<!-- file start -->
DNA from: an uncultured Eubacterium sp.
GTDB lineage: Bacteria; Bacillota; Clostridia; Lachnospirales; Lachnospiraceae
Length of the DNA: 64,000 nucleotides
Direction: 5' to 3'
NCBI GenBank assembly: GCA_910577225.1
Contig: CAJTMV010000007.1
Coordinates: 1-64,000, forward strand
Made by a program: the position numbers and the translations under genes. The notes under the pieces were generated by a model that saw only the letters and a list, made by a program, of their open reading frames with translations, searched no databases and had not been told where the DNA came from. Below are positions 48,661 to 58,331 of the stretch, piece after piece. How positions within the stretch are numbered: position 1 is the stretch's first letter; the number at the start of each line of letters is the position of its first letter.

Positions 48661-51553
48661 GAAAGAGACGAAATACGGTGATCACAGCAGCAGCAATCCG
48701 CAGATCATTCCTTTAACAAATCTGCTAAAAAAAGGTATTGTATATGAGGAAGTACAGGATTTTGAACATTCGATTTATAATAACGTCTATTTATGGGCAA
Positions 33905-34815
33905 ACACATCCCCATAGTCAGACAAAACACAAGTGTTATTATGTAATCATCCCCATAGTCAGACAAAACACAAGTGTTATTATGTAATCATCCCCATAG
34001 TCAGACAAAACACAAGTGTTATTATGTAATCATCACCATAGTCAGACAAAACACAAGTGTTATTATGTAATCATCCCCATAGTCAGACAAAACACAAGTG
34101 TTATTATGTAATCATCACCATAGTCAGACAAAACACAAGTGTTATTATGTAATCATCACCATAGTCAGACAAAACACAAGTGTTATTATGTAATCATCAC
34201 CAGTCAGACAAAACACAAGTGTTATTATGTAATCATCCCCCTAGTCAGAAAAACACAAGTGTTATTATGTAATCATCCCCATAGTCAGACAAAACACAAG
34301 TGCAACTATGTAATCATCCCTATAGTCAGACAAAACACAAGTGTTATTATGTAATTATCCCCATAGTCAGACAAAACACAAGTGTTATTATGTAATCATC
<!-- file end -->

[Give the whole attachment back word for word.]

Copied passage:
DNA from: an uncultured Eubacterium sp.
GTDB lineage: Bacteria; Bacillota; Clostridia; Lachnospirales; Lachnospiraceae
Length of the DNA: 64,000 nucleotides
Direction: 5' to 3'
NCBI GenBank assembly: GCA_910577225.1
Contig: CAJTMV010000007.1
Coordinates: 1-64,000, forward strand
Made by a program: the position numbers and the translations under genes. The notes under the pieces were generated by a model that saw only the letters and a list, made by a program, of their open reading frames with translations, searched no databases and had not been told where the DNA came from. Below are positions 48,661 to 58,331 of the stretch, piece after piece. How positions within the stretch are numbered: position 1 is the stretch's first letter; the number at the start of each line of letters is the position of its first letter.

Positions 48661-51553
48661 GAAAGAGACGAAATACGGTGATCACAGCAGCAGCAATCCG
48701 CAGATCATTCCTTTAACAAATCTGCTAAAAAAAGGTATTGTATATGAGGAAGTACAGGATTTTGAACATTCGATTTATAATAACGTCTATTTATGGGCAA
Positions 33905-34815
33905 ACACATCCCCATAGTCAGACAAAACACAAGTGTTATTATGTAATCATCCCCATAGTCAGACAAAACACAAGTGTTATTATGTAATCATCCCCATAG
34001 TCAGACAAAACACAAGTGTTATTATGTAATCATCACCATAGTCAGACAAAACACAAGTGTTATTATGTAATCATCCCCATAGTCAGACAAAACACAAGTG
34101 TTATTATGTAATCATCACCATAGTCAGACAAAACACAAGTGTTATTATGTAATCATCACCATAGTCAGACAAAACACAAGTGTTATTATGTAATCATCAC
34201 CAGTCAGACAAAACACAAGTGTTATTATGTAATCATCCCCCTAGTCAGAAAAACACAAGTGTTATTATGTAATCATCCCCATAGTCAGACAAAACACAAG
34301 TGCAACTATGTAATCATCCCTATAGTCAGACAAAACACAAGTGTTATTATGTAATTATCCCCATAGTCAGACAAAACACAAGTGTTATTATGTAATCATC